Elliott, who was born in Edinburgh around 1754, was imprisoned in France during the French Revolution and left behind what is believed to be the only eye-witness account of the Reign of Terror written by a woman.
The daughter of a lawyer and former soldier, Elliott lived in France on a number of occasions throughout her life - first in a convent as a young woman to which she returned after the collapse of her first marriage.
In her own words, she was a "proud Scotchwoman, who loved nothing but princes and kings." Elliott, it seemed, had it all but the French Revolution was to rock her privileged world to the core.
She witness beheadings and murder on the streets of Paris, where the avenues were littered with bodies following the September Massacres of 1792 when more than 1,000 prisoners were killed in less than a day.
According to her memoir, Journal of my Life During the French Revolution, she hid Marquis de Champcentz following the Assault on the Tuileries Palace of August 1792 by physically carrying him down the street to the shelter of her home.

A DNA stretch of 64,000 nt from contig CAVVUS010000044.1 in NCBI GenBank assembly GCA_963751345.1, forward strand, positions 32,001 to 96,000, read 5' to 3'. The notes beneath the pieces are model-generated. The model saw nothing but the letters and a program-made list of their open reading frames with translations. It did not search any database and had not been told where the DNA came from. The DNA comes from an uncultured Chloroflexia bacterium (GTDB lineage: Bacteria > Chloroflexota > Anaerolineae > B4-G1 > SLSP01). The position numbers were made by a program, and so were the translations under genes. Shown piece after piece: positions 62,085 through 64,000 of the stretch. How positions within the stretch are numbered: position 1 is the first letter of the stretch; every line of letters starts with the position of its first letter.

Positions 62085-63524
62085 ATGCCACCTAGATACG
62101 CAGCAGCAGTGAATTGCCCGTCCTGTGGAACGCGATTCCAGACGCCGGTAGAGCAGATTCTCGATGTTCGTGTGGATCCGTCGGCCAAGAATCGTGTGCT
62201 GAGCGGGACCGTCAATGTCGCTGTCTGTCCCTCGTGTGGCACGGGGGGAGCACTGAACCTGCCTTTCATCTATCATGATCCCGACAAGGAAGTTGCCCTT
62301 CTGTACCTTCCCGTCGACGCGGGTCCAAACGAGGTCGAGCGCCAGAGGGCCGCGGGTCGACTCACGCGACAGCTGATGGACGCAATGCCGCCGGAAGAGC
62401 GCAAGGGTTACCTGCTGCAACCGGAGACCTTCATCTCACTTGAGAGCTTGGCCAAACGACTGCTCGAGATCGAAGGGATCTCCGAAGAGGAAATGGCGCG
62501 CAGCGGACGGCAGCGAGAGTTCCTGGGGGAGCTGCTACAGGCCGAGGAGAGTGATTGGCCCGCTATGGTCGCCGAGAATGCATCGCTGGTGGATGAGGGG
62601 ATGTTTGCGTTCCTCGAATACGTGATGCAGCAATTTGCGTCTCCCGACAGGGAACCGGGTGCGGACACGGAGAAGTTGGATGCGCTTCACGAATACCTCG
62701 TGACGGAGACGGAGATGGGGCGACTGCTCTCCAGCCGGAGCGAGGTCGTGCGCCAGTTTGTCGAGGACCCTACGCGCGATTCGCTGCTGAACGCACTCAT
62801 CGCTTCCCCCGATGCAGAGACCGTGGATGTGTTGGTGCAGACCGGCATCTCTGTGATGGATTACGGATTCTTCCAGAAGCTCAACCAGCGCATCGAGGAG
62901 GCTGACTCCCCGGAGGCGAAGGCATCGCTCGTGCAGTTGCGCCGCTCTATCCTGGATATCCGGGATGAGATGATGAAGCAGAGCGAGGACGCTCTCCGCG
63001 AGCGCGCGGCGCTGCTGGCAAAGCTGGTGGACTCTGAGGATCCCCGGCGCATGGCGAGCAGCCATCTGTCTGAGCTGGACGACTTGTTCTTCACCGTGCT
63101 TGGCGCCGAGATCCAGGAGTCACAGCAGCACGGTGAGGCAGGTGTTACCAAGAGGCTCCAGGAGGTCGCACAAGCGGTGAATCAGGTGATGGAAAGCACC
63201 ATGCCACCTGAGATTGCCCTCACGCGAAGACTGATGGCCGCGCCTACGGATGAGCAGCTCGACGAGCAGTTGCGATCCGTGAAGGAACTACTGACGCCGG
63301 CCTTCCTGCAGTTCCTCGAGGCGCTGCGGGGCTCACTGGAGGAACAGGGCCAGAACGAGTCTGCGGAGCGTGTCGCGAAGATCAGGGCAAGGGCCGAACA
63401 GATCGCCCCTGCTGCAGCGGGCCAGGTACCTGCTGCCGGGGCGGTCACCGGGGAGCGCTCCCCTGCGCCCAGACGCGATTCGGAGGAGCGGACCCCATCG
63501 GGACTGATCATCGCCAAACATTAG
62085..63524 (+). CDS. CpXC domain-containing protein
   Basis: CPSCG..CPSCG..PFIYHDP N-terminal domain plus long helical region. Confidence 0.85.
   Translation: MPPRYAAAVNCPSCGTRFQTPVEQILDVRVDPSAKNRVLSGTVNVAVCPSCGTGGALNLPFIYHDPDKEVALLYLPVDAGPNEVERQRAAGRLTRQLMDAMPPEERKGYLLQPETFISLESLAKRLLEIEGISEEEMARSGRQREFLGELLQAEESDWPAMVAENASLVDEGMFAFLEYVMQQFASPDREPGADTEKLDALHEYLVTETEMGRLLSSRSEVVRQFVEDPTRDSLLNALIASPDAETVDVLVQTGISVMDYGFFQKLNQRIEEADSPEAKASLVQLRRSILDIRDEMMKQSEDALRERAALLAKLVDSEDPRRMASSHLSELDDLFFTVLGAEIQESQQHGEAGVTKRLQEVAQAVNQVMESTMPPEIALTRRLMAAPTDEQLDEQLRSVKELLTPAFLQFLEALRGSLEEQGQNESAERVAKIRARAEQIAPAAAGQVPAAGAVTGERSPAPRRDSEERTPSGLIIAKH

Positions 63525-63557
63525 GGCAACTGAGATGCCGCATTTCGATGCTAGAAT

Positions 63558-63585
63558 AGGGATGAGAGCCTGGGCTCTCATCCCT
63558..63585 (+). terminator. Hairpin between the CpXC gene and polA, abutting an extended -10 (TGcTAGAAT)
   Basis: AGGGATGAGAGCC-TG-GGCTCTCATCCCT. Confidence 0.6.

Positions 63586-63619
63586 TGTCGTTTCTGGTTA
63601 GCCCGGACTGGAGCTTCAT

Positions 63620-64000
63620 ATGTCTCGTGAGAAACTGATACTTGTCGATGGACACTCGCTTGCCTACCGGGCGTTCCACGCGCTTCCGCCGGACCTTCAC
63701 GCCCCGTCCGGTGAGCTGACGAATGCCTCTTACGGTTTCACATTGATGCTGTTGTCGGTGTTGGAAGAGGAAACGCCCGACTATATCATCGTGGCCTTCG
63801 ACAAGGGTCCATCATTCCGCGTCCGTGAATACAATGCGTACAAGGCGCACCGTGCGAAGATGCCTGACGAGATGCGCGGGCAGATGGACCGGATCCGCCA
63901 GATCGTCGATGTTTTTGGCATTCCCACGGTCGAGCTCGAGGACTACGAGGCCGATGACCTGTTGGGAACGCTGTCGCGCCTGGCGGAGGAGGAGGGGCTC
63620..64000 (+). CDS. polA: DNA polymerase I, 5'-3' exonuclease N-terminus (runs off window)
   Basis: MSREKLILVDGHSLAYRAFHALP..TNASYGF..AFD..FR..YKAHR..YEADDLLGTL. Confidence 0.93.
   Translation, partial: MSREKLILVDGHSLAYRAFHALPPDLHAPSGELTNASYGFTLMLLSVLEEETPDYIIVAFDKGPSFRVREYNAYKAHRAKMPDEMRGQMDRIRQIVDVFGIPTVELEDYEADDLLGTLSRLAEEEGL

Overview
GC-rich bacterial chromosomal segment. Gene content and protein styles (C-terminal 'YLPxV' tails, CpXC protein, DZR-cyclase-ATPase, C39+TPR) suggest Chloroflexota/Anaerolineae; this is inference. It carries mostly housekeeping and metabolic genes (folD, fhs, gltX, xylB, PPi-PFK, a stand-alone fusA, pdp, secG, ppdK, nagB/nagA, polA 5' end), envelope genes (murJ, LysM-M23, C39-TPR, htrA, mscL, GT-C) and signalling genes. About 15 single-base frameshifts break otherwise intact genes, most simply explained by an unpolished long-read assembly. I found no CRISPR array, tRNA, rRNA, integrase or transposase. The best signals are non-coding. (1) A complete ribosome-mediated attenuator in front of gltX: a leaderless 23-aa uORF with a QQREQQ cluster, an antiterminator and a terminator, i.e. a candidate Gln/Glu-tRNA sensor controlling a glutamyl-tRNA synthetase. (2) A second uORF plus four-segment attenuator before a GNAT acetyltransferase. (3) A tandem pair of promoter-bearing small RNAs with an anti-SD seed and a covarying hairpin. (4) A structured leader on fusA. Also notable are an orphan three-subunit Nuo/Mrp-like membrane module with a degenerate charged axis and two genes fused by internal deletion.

During a search, she concealed him between the mattresses of her bed on which she lay during the raid, feigning illness.
During the revolution, it is said she was working as a spy. At the very least she was forwarding letters out of France on behalf of the British Government as well as transporting messages between Paris and member of the exiled French court in Coblenz.
She also acted as messenger for Marie Antoinette and assisted in the preparations of the royal family's botched escape plan, according to accounts.
Elliot was arrested in the spring of 1793 and spent the rest of the revolution in prison, where it is said she she suffered violence at the hands of the guards.
Elliot died in Ville d’Avray, Paris on the 16th May 1823 and is buried in Pere Lachaise Cemetery. Her memoirs were published by her daughter after her death.